It is true that the jury found that appellant was guilty of negligence, but in passing upon the question of whether or not the appellant had the right to plead the issue of sole proximate cause and have it submitted to the jury, we must view the situation as it existed before the charge was read to the jury and before the answers of the jury were returned. The conditions as they existed before, not after, the verdict must control. 41 Tex.Jur. 1117, § 280; Adams v. Corder, Tex.Civ.App., 205 S.W.2d 608; Montgomery v. Gay, Tex.Civ.App., 212 S.W.2d 941.
In denying to appellant the right to plead and offer evidence raising the issue of sole proximate cause he was denied a valuable right, and in doing so the court, in my opinion, committed reversible error. In Southwestern Bell Telephone Co. v. Doell, Tex.Civ.App., 1 S.W.2d 501, 506, a six-year-old boy was injured while riding in an automobile driven by his older brother alleged to have been contributorily negligent in driving at an excessive rate of speed when struck by a truck. It was held by the Fort Worth Court of Civil Appeals that the negligence of the driver, if any, was not imputable to the child. The Court said:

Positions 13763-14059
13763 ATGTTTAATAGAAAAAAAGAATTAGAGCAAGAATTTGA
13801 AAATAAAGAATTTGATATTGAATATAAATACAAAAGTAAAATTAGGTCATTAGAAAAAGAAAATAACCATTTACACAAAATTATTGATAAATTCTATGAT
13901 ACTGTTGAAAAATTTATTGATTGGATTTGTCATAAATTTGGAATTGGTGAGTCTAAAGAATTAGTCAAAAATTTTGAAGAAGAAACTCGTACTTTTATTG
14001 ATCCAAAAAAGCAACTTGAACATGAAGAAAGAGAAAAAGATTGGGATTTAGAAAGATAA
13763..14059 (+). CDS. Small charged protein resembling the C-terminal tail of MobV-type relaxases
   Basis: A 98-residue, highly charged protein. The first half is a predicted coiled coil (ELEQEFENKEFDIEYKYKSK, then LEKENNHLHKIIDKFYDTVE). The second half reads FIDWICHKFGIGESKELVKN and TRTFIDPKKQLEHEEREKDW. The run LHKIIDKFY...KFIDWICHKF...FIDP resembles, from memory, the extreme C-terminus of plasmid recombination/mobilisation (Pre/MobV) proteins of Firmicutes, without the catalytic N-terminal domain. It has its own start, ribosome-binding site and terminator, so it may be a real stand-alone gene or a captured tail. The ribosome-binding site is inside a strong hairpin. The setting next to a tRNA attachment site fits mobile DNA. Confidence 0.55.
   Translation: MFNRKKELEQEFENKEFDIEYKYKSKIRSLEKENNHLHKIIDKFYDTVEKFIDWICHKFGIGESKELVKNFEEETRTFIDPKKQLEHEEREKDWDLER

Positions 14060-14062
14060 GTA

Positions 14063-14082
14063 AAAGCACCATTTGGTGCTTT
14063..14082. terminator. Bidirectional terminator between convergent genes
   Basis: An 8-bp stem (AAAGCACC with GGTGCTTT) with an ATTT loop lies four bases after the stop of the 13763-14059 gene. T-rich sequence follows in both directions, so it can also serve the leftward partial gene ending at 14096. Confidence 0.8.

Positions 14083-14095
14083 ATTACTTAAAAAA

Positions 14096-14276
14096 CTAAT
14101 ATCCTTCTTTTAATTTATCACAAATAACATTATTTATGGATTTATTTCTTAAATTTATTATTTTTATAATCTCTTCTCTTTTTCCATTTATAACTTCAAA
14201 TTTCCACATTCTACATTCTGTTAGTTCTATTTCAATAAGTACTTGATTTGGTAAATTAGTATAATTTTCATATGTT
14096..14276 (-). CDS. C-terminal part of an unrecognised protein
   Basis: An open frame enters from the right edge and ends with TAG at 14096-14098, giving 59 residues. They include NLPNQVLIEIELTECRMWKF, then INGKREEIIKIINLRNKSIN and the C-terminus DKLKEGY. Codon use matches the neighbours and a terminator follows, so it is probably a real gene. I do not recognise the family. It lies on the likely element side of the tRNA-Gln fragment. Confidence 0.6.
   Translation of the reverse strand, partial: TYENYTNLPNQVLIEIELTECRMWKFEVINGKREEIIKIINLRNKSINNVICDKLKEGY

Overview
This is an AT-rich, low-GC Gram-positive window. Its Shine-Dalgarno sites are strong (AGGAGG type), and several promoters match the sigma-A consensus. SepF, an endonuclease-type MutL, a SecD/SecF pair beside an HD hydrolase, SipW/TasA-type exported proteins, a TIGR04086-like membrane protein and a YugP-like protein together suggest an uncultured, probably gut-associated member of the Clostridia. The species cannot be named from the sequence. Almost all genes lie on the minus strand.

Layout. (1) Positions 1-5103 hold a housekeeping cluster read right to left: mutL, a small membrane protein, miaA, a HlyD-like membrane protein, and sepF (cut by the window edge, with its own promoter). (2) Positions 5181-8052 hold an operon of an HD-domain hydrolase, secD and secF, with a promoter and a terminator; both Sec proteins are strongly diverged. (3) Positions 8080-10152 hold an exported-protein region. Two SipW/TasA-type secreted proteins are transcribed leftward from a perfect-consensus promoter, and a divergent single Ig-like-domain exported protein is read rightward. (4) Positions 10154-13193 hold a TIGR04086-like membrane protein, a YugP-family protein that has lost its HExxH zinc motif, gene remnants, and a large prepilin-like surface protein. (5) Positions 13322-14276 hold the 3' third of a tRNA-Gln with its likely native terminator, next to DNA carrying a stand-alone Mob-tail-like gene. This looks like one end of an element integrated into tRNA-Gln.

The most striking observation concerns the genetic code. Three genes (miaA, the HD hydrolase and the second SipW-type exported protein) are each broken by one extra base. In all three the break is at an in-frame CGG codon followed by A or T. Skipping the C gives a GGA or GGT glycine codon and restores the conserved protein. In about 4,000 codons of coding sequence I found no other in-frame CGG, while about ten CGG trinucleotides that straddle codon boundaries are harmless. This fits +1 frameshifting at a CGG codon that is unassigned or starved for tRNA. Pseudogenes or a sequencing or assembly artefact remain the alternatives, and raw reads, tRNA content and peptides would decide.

In 29 Tex.Jur. 103, paragraph 53, the following statement is found: "Where contributory negligence is out of the case by reason of the statutory provisions cited, pleading and proof that the servant's own act was the sole proximate cause of the injury constitutes a good defense, since the allegations that the injury was caused by the master's negligence is to be negatived."
In Fox v. Chicago, St. P., M. & O. R. Co., by the Supreme Court of Minnesota, 121 Minn. 511, 141 N.W. 845, 847, the Court said: "Of course, if the father was negligent, and his negligence was the sole cause of the injury, there would be no room for liability on the part of defendant. No such situation is presented here."